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The Aztec “Death Whistle,” An Instrument That Made Sounds Resembling a Human Scream


When odd, skull-shaped grave items were found by archaeologists decades ago at an Aztec temple in Mexico, they were assumed to be mere toys or ornaments, and were catalogued and stored in warehouses. However, years later, experts discovered they were creepy ‘death whistles’ that made piercing noises resembling a human scream, which the ancient Aztecs may have used during ceremonies, sacrifices, or during battles to strike fear into their enemies.


Aztec ritual human sacrifice portrayed in the Codex Magliabechiano.

Two skull-shaped, hollow whistles were found 20 years ago at the temple of the wind god Ehecatl, in the hands of a sacrificed male skeleton. When the whistles were finally blown, the sounds created were described as terrifying. The whistles make the sounds of “humans howling in pain, spooky gusts of whistling wind or the ‘scream of a thousand corpses” wrote  MailOnline.



Roberto Velázquez Cabrera, a mechanical engineer and founder of the Mexico-based Instituto Virtual de Investigación  Tlapitzcalzin, spent years recreating the instruments of the pre-Columbians to examine the sounds they make. He wrote in MexicoLore that the death whistle in particular was not a common instrument, and was possibly reserved for sacrifices – blown just before a victim was killed in order to guide souls to the afterlife, or for use in battle.


Why Did the Aztecs Use the Death Whistles?

“Some historians believe that the Aztecs used to sound the death whistle in order to help the deceased journey into the underworld. Tribes are said to have used the terrifying sounds as psychological warfare, to frighten enemies at the start of battle,” explains Oddity Central. If the whistles were worn around the necks of Aztec warriors and then used to shock their enemies at the beginning of battles, the psychological effect on an enemy of a hundred death whistles screaming in unison might have been great, unhinging and undermining their resolve.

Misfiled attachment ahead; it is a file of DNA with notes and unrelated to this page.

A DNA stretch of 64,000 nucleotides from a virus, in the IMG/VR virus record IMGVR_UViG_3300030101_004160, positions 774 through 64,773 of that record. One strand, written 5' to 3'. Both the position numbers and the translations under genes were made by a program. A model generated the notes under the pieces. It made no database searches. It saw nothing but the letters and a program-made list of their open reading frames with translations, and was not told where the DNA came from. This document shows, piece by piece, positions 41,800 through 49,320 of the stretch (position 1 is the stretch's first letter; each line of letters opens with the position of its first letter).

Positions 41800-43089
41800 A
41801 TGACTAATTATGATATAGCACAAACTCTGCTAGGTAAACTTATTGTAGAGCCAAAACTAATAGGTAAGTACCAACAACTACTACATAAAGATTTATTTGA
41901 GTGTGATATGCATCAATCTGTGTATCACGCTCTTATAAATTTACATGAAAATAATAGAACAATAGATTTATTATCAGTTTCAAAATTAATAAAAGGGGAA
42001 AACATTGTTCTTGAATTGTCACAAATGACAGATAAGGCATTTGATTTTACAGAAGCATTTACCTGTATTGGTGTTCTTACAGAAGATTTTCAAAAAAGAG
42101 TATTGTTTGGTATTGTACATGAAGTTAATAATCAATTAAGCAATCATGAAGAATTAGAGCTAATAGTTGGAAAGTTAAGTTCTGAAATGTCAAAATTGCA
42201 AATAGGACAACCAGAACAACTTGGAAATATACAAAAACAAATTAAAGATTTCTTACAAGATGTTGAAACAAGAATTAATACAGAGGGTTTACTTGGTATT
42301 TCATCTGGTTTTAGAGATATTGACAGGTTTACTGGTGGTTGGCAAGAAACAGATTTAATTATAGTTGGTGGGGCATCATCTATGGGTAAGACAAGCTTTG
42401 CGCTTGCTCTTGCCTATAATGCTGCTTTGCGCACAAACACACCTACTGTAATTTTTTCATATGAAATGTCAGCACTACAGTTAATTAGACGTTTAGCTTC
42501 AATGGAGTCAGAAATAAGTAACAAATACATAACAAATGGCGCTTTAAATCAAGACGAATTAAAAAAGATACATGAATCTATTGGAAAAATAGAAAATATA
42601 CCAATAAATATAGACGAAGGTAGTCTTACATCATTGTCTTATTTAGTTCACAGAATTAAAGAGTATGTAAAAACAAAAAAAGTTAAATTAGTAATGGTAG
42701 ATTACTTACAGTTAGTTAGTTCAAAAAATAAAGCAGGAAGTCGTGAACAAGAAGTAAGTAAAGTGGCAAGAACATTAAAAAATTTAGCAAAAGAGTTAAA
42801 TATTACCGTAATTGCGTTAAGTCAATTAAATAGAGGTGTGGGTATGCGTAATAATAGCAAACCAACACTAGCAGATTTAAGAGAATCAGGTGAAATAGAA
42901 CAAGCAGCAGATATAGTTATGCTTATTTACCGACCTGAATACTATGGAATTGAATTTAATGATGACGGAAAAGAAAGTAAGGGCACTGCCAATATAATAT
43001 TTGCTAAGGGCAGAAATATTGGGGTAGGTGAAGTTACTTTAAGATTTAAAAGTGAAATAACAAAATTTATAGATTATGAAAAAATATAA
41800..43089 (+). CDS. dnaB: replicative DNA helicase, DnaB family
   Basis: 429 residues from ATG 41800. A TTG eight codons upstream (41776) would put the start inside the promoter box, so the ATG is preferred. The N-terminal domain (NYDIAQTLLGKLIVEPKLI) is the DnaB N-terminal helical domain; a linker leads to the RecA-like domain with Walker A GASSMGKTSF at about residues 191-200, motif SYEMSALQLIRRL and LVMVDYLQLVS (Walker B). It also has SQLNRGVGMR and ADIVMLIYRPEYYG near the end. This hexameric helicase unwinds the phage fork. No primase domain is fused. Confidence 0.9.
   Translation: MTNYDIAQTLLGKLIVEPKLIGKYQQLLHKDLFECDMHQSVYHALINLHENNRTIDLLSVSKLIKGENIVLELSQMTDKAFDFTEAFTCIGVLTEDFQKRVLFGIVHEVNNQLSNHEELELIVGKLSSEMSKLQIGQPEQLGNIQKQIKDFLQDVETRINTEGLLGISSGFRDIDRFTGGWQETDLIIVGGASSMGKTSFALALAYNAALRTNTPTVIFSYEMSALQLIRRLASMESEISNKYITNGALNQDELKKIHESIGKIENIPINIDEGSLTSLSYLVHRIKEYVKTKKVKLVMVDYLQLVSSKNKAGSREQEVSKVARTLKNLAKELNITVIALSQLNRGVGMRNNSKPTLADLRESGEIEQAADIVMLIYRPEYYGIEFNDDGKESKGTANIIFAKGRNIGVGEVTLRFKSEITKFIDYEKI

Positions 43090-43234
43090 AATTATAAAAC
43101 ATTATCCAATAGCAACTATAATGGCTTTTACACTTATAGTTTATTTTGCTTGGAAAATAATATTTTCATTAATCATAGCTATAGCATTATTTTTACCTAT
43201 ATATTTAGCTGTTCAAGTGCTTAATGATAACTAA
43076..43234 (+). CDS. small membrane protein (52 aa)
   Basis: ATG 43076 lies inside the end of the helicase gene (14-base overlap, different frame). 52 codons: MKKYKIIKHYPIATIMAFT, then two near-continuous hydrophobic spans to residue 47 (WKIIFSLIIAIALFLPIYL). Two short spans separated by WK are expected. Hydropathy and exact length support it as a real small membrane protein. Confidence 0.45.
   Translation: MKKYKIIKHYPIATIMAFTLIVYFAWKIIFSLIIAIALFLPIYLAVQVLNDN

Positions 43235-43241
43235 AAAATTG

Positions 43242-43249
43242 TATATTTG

Another hypothesis proposes that the sacrificed man was given the whistles so he could blow into them after he died and use the spirit of the wind to guide him safely through the Underworld.

Los Angeles Times reported that some experts think the ancients used the different tones to send the brain into certain states of consciousness, or even to manage or treat illnesses. Some of the replica whistles created by Cabrera make sounds and tones reaching the top range of human hearing, almost inaudible to us.


An expert in pre-Hispanic music archaeology, Arnd Adje Both told Los Angeles Times "My experience is that at least some pre-Hispanic sounds are more destructive than positive, others are highly trance-evocative. Surely, sounds were used in all kind of cults, such as sacrificial ones, but also in healing ceremonies.”

Other types of ancient noisemakers have been found made from different materials, such as feathers, sugar cane, clay, and frog skin.


Photos of a cremated Aztec death whistle, by Jorge Cervantes Martínez.

Roberto Velázquez Cabrera noted that although pre-Columbian music has been lost to us in modern times, the sounds of recreated whistles can be used to give us a better understanding of the ancients. He said, “We've been looking at our ancient culture as if they were deaf and mute. But I think all of this is tied closely to what they did, how they thought.”

 



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